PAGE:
After circulation around entire CNS, CSF reabsorbed from subarachnoid space at arachnoid villi; mixes with
venous blood in the superior sagittal sinus
Blood Supply and the Brain
Brain tissue has a high demand for ATP, oxygen, and glucose, so constant supply of blood is critical
Blood-brain barrier (BBB)
strictly regulates what substances can pass from the bloodstream into the brain
- Highly permeable to water, glucose, and lipid-soluble
substances (oxygen, carbon dioxide, alcohol, caffeine,
nicotine, and anesthetics)
- Presents an obstacle for delivering some types of
medications such as antibiotics and cancer drugs
- Trauma and inflammation can damage BBB and allow
pathogens to enter brain tissue
Blood-brain barrier (BBB)
Consists of tight junctions between endothelial cells that form the capillary walls
- Astrocytes reach out and contact capillaries with their perivascular feet
- Induce the endothelial cells to form tight junctions that completely seal off gaps between them
- Anything leaving the blood must pass through the cells, not between them
- Excludes harmful substances from passing to the brain tissue while allowing necessary ones to pass
Reticular formation
loosely organized web of gray matter that runs vertically through all levels of the brainstem (found in pons, midbrain, and medulla)
• Consists of more than 100 nuclei (small neural
networks without distinct boundaries)
• Reticular nuclei control important functions
of the body
• Has connections with many areas of cerebrum
Somatic motor control
- Integrates visual, auditory, balance, and motion stimuli into motor coordination
- Gaze center: allows eyes to track and fixate on objects
- Central pattern generators: neural pools that produce rhythmic signals to the muscles of breathing and swallowing
Cardiovascular control
- Includes cardiac and vasomotor centers of medulla
Pain modulation
- Provides one route by which pain signals from lower body reach the cerebral cortex
- Origin of descending analgesic pathway (reticulospinal
tract) that can oppose pain signals ascending up the
spinothalamic tract (more in Chap 16)
Sleep and consciousness
- Plays central role in states of consciousness, such as
alertness and sleep
- Injury to reticular formation can result in irreversible coma
Process in which the brain learns to ignore repetitive, inconsequential stimuli while remaining sensitive to others
Medulla Oblongata
• Medulla begins at foramen magnum of the skull
• All nerve fibers connecting brain to spinal cord pass through medulla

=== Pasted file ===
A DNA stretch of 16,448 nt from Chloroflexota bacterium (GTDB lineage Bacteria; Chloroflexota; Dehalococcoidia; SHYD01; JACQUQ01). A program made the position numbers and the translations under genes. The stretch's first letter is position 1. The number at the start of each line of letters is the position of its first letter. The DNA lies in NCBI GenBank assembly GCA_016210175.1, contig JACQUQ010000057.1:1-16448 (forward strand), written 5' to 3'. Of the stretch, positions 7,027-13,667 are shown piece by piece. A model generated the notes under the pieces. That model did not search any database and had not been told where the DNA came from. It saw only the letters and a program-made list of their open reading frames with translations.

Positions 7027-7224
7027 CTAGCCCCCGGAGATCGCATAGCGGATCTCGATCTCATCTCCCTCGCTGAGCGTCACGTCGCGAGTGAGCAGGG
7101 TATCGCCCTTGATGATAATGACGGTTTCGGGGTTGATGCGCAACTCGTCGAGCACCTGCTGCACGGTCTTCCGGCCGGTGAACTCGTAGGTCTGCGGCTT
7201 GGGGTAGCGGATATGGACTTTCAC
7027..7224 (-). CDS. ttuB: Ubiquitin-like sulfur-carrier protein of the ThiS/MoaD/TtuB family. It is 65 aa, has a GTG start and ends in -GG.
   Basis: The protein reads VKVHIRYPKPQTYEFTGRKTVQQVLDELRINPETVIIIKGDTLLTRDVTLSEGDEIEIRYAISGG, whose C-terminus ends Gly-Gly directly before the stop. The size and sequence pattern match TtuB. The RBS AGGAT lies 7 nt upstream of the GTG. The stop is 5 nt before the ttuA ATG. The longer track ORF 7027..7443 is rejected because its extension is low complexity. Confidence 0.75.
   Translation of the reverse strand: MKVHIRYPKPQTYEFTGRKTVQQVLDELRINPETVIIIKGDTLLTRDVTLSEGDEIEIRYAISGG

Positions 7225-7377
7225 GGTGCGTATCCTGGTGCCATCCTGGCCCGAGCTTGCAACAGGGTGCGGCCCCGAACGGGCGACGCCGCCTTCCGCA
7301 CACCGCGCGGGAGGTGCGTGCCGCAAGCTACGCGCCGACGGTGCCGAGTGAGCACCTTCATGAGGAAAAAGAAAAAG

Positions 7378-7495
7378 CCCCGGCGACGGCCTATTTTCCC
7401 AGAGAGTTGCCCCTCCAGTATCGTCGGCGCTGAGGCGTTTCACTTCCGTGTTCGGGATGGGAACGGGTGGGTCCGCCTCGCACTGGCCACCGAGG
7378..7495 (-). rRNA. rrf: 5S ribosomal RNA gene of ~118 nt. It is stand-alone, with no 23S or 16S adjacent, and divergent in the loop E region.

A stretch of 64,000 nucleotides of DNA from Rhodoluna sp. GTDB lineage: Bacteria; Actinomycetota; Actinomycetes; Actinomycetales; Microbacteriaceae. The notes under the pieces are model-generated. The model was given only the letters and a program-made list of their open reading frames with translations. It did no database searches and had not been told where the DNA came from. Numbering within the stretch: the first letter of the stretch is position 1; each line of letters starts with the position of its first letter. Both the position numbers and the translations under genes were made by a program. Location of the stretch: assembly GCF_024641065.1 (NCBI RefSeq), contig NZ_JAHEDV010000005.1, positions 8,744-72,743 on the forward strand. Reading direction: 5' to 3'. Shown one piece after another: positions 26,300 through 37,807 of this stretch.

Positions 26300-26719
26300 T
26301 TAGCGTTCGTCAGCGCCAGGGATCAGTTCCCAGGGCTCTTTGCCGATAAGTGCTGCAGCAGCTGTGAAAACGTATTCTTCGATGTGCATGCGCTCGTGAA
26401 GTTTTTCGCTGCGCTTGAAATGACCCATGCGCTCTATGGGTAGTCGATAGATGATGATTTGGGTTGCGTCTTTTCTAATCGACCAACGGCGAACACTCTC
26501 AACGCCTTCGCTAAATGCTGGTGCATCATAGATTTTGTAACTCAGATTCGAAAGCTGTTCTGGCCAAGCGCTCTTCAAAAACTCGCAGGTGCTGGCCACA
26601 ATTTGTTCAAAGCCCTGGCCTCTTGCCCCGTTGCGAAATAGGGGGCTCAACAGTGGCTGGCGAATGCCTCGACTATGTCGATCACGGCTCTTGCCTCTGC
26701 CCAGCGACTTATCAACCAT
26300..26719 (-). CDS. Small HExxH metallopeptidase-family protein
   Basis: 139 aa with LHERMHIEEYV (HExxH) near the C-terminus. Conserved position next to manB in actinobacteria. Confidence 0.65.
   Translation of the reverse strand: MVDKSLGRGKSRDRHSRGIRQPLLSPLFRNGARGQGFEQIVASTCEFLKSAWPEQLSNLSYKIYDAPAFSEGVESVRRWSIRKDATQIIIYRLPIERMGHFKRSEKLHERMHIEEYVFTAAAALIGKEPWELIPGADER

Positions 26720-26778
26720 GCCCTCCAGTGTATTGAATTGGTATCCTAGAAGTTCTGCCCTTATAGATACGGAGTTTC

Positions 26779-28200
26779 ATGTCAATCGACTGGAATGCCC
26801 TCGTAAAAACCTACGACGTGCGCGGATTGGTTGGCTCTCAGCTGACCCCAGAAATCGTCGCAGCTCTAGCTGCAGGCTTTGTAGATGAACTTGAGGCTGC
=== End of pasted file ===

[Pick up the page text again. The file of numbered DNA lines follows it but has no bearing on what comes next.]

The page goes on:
- Includes ascending and descending tracts (Chap. 13)
- Also connections to some cranial nerves (IX, X, XI, XII)
• Pyramids)
• Olives
pair of external ridges (anterior surface)
- Contain corticospinal tracts (site of decussation)
prominent bulges lateral to each pyramid
- Contain inferior olivary nuclei; act as relay centers for signals going to cerebellum
Cardiac center
Adjusts rate and force of heart
Vasomotor center
Adjusts blood vessel diameter
Respiratory centers
Control rate and depth of breathing
Reflex centers
For coughing, sneezing, gagging, swallowing,
movements of tongue and head, in addition to others
located superiorly to the medulla and inferiorly to the midbrain (in the middle of brainstem)
• Contains continuations of some ascending and descending nerve tracts
• Also relays signals via other tracts:
- Some cross between right and left (transverse fascicles)
- Some carry signals up and down the brainstem (longitudinal fascicles)
• Contains additional reticular formation nuclei
Contains connection points for cranial nerves V, VI, VII, and VIII
- Sensory roles
- Motor roles
Sensory roles
hearing, equilibrium, taste, facial sensations
Motor roles
eye movement, facial expressions, chewing, swallowing, urination, and secretion of saliva and tears
Cerebellar peduncles
connect cerebellum to pons and midbrain
located superiorly to the pons
Cerebral peduncles
connect cerebrum to midbrain and brainstem; anterior to cerebral aqueduct
• Contains connections to cranial nerves III and IV (control eye movements)
• Also contains continuation of the reticular formation
roof-like part of the midbrain
prominent bulges (4)
Superior colliculi (2)
relays signals for movement of eyes, head and neck in response to visual stimuli
Inferior colliculi (2)
relay signals for movements of head and neck in response to auditory stimuli